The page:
Floppy drive pin 2 question?
Dwight K. Elvey
dwight.elvey at amd.com
Fri Mar 11 12:24:20 CST 2005
>From: "Jules Richardson" <julesrichardsonuk at yahoo.co.uk>
>On Thu, 2005-03-10 at 17:18 -0800, Steven Canning wrote:
>> I proposed doing exactly that (i.e. passing "raw" floppy data through a
>> parallel port) last year along with some simple math that showed it could be
>Yep, I hadn't forgotten :-) (I made sure I kept all the relevant
>Wasn't the problem that the parallel port just doesn't have the raw
>speed for it to work for all disks though? At which point buffering
>becomes necessary, which was also the point that everyone went quiet on
>the subject :-)
>With the cable you mention, how are you supposed to get the created disk
>image back onto a disk again? (Personally I need to be able to restore
>data from an image back to a floppy)
>I need to do some reading up on what the floppy drive's write gate
>signal does. If spitting data from an image down the 'write' signal wire
>at the same speed as it was read is good enough (and 'write gate' is
>actually a 'R/-W' signal) then maybe it isn't too complex. However if
>write gate is actually dependant on the data stream too (needing it to
>be understood) then it could be rather tricky.
There are two write signals. One is write data and the other
is the write gate. The write gate is like a write enable. It
also turns on the erase signal the cleans the edges of the track
that is being erased and over written.
The drive has nothing to set the timing of the signals coming
to it. You can not just directly use the recorded data without
realigning the clock edges. This includes the possibility of
write compensation as well.
There are rules about when you use the compensation. It helps to
understand a little about digital recording. The write signal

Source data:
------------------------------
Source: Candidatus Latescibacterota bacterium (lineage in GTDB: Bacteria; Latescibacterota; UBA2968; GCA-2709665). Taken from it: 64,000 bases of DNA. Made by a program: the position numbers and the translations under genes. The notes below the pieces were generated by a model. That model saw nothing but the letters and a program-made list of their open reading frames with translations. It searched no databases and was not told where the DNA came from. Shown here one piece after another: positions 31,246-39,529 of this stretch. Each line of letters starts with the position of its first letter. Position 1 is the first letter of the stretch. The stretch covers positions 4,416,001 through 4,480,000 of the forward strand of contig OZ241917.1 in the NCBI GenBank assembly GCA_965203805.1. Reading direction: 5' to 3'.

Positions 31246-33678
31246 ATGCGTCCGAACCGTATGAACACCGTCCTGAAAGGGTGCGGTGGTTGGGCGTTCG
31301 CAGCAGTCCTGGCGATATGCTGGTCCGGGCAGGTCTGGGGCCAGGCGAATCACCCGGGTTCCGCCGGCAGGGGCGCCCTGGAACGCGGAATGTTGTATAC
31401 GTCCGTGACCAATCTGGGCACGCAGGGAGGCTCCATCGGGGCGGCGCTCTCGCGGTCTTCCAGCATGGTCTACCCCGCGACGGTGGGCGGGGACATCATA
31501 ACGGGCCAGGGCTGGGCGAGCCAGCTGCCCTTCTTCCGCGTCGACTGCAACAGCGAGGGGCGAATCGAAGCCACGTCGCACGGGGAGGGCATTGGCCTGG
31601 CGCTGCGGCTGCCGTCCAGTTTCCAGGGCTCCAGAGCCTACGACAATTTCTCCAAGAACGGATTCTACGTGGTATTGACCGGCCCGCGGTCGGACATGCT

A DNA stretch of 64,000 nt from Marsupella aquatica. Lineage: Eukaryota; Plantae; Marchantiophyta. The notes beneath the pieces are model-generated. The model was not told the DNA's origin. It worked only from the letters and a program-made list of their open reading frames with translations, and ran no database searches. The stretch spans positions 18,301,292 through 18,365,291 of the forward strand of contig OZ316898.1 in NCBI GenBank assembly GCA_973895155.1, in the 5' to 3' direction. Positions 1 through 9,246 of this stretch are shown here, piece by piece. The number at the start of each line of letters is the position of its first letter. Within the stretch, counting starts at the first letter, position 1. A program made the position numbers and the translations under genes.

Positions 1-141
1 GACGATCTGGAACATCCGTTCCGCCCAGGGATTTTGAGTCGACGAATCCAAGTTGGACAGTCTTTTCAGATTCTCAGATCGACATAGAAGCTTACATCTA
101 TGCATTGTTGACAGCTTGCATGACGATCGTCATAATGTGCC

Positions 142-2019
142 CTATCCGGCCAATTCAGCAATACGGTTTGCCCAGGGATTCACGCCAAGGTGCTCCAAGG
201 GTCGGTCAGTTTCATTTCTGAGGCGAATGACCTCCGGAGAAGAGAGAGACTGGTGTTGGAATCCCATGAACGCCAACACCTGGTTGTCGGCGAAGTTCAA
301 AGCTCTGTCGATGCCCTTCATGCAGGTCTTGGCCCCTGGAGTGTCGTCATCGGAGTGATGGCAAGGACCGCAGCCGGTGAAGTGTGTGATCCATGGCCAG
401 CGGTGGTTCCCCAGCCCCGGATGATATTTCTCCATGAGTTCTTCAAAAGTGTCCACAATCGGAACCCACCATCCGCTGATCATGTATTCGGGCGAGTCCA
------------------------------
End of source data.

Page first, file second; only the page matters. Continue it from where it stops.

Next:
just makes a bunch of static +- signal levels on the disk. When
played back, the head only sees the transitions and not the levels.
This means that the effective edge of the transition is what is
important. When the signals are on the surface of the disk,
they are a bunch of magnetic fields. They interact in such a way
that there is an averaging or frequency loss if too many transitions
are close together. Compensation helps to avoid this. It is
best to put some compensation in both the receive an transmit
ends. It is simpler is to just use it in the transmit ( or write )
circuit. This is what is done for writing higher density floppies.
If you record all the info played back, you need to realign
the timing and possibly add compensation. It is not an impossible
task but does require some knowledge of the particular technology
used for that floppy format.
You also don't need to know what the data is, just what the
rules are for placing levels on the disk. It is even conceivable
that one can do a better job than the original controller did.
One can do some test signals on that particular media and
determine just how much compensation works best on each track!
Like the 6 million dollar man, "we can rebuild you better than
>Note that personally I *don't* need to understand the image on the host
>machine (at this stage) - all I care about is backing up floppies to
>modern hard disk and being able to recreate them again. Understanding
>via software decoding might be nice one day, but in the shorter term my
>concern's with all the thousands of disks we have at the museum with
>data on that are likely decaying...
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